Kalashnikov Successfully Finished Testing of Guided Surface-to-air Missile for STRELA-10M
Kalashnikov Successfully Finished Testing of Guided Surface-to-air Missile for STRELA-10M

Kalashnikov Successfully Finished Testing of Guided Surface-to-air Missile for STRELA-10M


Kalashnikov successfully finished testing of Guided surface-to-air Missile for Anti-missile defense STRELA 10M. Tests successfully completed on the Donghuz polygon in Russia. Kalashnikov Group has started serial production in the interest of the Ministry of Defence of the Russian Federation. It has bright prospects in terms of export. The 9M333 missile is designed to destroy low-flying targets like planes and helicopters, all kinds of parachuted or moduled optical targets and remotely piloted flying vehicles and cruise missiles. Its seeker has 3 working modes: photocontrast, infrared and jamming. This makes the 9M333 missile unique. The 9M333 missile works in the launch and forget mode.
Kalashnikov Successfully Finished Testing of Guided Surface-to-air Missile for STRELA-10M
Kalashnikov Successfully Finished Testing of Guided Surface-to-air Missile for STRELA-10M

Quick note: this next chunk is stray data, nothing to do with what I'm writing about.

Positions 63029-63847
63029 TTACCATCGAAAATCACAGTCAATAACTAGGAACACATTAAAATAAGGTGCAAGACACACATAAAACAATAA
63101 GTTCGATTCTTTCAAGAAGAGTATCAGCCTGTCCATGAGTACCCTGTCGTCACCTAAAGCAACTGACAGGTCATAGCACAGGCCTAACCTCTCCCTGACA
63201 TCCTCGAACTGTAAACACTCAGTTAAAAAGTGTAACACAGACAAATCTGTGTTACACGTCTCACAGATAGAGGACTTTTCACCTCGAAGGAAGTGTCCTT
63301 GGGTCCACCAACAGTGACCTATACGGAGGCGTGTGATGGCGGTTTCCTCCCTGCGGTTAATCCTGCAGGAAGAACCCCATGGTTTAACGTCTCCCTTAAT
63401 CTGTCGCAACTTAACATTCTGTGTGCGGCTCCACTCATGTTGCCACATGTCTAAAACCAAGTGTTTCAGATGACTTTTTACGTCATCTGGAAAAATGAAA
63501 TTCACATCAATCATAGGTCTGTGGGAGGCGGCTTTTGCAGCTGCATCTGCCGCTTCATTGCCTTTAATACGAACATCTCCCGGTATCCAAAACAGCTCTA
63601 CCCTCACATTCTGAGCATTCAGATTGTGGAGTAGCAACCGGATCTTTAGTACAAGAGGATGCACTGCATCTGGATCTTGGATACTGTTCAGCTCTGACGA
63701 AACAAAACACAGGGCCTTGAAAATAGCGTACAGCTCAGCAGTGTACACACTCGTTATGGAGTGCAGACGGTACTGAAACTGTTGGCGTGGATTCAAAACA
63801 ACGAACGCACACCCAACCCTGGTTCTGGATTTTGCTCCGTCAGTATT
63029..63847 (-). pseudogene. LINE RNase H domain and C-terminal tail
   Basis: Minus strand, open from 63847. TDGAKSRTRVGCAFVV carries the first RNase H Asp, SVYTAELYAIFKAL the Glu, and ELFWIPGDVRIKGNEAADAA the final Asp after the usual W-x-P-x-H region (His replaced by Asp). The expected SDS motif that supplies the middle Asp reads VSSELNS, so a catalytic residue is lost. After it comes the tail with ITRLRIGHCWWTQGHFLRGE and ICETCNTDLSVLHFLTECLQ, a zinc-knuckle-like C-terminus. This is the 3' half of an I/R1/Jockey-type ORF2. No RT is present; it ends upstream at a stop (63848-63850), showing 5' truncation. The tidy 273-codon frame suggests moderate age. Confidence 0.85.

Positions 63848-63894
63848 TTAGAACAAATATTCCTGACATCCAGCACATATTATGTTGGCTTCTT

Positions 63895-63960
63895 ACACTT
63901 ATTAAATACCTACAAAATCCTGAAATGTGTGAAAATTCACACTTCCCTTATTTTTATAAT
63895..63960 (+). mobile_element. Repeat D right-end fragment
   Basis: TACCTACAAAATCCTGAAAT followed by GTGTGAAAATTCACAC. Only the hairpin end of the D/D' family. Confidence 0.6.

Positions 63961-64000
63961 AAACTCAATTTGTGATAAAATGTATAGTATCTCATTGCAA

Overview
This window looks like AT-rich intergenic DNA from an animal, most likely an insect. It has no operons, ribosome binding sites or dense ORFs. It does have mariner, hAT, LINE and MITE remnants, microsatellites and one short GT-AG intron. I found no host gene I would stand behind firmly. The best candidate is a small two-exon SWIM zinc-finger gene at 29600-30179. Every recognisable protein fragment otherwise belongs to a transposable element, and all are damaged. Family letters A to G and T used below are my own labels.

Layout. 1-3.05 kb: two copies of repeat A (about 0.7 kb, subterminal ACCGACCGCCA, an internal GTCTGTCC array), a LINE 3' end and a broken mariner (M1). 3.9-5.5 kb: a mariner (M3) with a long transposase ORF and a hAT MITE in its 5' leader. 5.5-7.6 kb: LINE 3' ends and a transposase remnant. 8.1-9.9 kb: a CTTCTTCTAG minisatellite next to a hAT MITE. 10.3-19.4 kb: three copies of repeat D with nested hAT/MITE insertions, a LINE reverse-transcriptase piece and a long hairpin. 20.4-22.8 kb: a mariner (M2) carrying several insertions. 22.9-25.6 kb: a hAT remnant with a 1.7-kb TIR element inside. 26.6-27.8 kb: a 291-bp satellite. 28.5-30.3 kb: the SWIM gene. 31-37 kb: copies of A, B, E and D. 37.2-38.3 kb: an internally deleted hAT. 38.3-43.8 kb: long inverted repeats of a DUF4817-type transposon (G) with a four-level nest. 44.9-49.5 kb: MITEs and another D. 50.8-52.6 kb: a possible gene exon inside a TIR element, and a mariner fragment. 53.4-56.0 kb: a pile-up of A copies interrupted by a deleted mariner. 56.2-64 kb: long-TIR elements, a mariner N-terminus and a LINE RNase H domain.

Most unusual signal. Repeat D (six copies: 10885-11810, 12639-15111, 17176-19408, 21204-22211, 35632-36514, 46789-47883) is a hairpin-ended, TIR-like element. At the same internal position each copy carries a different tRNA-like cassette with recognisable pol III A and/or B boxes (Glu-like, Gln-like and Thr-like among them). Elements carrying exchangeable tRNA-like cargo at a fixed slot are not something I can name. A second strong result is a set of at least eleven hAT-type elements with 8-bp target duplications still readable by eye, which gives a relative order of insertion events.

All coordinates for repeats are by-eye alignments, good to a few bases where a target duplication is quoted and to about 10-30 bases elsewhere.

The STRELA-10M (Arrow) is a highly mobile, visually aimed, optical/infrared-guided, low-altitude, short-range surface-to-air missile system. The STRELA-10M is expected to be replaced by the Sosna anti-aircraft missile system. The system is based on the MT-LB chassis consisting of 2×6 Sosna-R 9M337 (SA-24) beam rider missiles with a range of 10 km and altitude of 5 km. The turret also includes air search and target tracking equipments, missile flight control units that are combined by integrated high-precision ECM-protected electro-optical control system (EOCS). STRELA-10M is its GRAU designation; its NATO reporting name is SA-13 “Gopher”.

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Kalashnikov Successfully Finished Testing of Guided Surface-to-air Missile for STRELA-10M
Kalashnikov Successfully Finished Testing of Guided Surface-to-air Missile for STRELA-10M

The STRELA-10M is the successor of the 9K31 Strela-1 (SA-9 “Gaskin”) and can also use the Strela-1’s missiles in place of the 9M37. Development of the 9K37 Strela-10SV system was initiated July 24, 1969. The decision to begin the development of a new non-all-weather system was taken despite the simultaneous development of an all-weather hybrid gun/missile system 9K22 “Tunguska” mainly as an economical measure. It was also seen as advantageous to have a system capable of fast reaction times and immunity to heavy radio-frequency jamming. Development of the system continued throughout the years through Strela-10M, -10M2 and -10M3 variants introducing among other things improved radio communications.

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